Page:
It looked like whatever you saw really had your attention, your full attention, like maybe you were scared, that’s what I thought, like maybe you were too scared to look away, too scared to run away. Were you scared?

 

She was scared – I could tell that – scared of the devil – aren’t you? Maybe scared of birthing the devil, I don’t know, but that’s a thought: you never know who’s gonna come out of your womb, after all…. I was scared of that. I remember. Scared my baby would be the spittin’ image of my sister, would remind me of my dead sister for the rest of my life, so you know what I did: I looked that fear right in the eyes … but this isn’t about me.

 

Lilly-Anne, I’ve told you I’m not normally scared, but there was something about that night. I was too scared to look away, too scared to run away.

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Y’know when you’re sitting in a crowded theater, and you know people are there behind you even though you don’t see them, right? You can feel them there, clear as day.

Or y’know when you know you’re bein’ watched? You can just feel it, and you look around … and sometimes … you catch ‘em. You catch ‘em looking at you ….

I caught one. I caught one talking to me. Lord. Talking to me, like it was normal, a disembodied voice, but clear as day there’s no other way to see it I heard it without a doubt in my mind, I heard it out loud say, “Walk to the lake and pray.”

Of course I did it.

You don’t understand. You couldn’t … I couldn’t expect you to understand. A disembodied voice spoke to me, out loud. It’s not the kind of thing you negotiate with. It’s a gift. It was a gift. From heaven … from another dimension … I do not care. Hallelujah praise Jesus Amen Hail Mary, Our Father – what do the Hare Krishas’ say, is it, “Hare Krishna?”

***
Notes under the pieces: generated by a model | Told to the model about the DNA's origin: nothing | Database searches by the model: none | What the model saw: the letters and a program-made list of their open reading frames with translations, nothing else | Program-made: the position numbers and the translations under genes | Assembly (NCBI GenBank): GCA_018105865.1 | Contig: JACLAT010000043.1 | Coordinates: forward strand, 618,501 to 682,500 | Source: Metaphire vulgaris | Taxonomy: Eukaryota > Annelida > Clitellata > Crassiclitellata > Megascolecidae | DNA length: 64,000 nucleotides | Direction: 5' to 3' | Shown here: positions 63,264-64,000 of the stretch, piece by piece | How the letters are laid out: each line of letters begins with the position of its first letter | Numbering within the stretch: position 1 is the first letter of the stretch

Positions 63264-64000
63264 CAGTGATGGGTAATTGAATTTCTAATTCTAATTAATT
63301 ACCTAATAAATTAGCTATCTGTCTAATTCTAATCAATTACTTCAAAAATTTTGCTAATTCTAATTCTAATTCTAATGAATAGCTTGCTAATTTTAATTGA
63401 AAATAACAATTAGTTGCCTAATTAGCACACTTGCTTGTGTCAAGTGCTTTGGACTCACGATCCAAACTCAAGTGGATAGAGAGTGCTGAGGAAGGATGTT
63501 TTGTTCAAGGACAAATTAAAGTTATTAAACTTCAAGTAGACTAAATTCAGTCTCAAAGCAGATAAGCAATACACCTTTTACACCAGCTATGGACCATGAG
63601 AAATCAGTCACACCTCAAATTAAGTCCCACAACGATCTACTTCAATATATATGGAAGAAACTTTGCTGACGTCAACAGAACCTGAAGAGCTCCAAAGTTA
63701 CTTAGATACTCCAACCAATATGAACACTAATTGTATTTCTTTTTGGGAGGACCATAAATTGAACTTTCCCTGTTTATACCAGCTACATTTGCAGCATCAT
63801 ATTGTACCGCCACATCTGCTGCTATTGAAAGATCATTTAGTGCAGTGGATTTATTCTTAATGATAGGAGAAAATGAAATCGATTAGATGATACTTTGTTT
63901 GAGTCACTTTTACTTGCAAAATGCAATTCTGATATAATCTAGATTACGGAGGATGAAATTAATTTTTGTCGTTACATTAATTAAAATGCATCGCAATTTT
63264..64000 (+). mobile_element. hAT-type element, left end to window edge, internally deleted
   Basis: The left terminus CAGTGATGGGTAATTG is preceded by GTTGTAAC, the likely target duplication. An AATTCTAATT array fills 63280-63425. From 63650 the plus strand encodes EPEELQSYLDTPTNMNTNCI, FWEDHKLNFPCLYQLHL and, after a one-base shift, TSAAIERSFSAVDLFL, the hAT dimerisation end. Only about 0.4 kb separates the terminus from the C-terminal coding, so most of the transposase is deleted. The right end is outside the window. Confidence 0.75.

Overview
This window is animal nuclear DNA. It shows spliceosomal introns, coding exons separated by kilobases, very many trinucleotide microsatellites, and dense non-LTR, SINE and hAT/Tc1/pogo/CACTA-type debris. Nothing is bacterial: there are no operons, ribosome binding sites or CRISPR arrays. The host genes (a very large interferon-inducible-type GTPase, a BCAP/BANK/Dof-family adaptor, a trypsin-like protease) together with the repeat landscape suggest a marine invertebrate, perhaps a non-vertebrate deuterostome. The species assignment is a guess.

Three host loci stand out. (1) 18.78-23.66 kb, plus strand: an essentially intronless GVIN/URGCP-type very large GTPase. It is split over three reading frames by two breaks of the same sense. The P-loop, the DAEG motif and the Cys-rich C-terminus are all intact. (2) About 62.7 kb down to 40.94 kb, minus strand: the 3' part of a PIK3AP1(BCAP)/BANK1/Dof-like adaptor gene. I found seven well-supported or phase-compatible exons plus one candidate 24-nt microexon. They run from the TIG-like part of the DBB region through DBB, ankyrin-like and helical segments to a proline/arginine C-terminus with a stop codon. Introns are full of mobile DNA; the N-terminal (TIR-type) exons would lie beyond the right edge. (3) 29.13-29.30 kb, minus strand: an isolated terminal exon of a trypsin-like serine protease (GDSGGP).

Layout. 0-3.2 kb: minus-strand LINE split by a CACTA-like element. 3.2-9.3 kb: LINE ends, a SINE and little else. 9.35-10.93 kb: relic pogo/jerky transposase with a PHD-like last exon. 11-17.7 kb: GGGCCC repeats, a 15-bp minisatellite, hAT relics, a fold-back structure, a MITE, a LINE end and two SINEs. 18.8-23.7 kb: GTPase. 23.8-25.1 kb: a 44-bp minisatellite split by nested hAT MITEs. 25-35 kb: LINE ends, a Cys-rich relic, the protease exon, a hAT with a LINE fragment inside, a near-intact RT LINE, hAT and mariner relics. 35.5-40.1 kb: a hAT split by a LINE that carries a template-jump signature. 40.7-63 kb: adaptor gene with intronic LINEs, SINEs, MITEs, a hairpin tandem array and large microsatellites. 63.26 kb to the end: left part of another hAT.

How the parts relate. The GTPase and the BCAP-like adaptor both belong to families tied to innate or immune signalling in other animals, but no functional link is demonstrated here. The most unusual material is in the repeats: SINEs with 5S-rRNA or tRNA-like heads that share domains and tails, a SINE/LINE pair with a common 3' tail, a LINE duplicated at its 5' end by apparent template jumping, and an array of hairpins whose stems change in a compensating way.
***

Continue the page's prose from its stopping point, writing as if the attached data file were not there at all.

I heard a voice, and I listened and I obeyed. “Walk to the lake and pray,” it said, and I did. Like a penitent, like a novice, like a nun, like Jesus, I prayed every way I could think of, I prayed ‘til I sweat and shook. And after I had collapsed and rested awhile, when I opened my eyes, thinking I was alone on the lake at night again, this time, instead of a snarling wolf, the vision I saw at the lake water’s edge was Lilly-Anne.

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Will you tell me again about your dream, your fear that the fish were finished—“finished fish”…maybe you’re the poet, Lilly-Anne—that the lake, the life-blood of our village, was…was what? What do you think was happening in the dream? Why were the fish finished? And who was the predator? Who was the prey? I just want to know what the dream felt like, if it was all frightening, or if there was some sort of redemption. Who did you relate to in the dream?

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I’m wondering what you’re wondering.

I mean, here I go on and on about this and that – and I’ve got plenty to say; I’ve got plenty more to say, y’know, cuz there’s so much curious stuff and I’ve got questions about it and it makes me wonder, and, well, today I’m wondering about you.

We have these little check-ins, you and I – words words words, mostly mine – and I blather on because, well, that’s who I am, I guess, and it’s not like I’m gonna deny who I am, right?

All these years – day after day, that’s all it is: one day follows another, and over the course of it people change, kids grow up, people die – all these years I’ve been in this village, watching things mostly, telling a story or two. Sometimes things seem so clear, like I’m watching this village in a clear fish bowl – there you are, there I am, there’s Mr. Bellis, all of us swimming about in our own circles, crossing paths, like you can see it all clear enough in a cute little well-maintained fish bowl on the kitchen counter, all lit up and full of little domestic fish. But then other times I feel like I’m looking – trying to look – into the murky lake water, trying to see just what’s going on. That’s what it’s like when I’ve got all my questions, like how much does Mr. Bellis know? What’s gonna happen with Lilly-Anne’s baby? And what’s going on in your head? What’s your role in all this?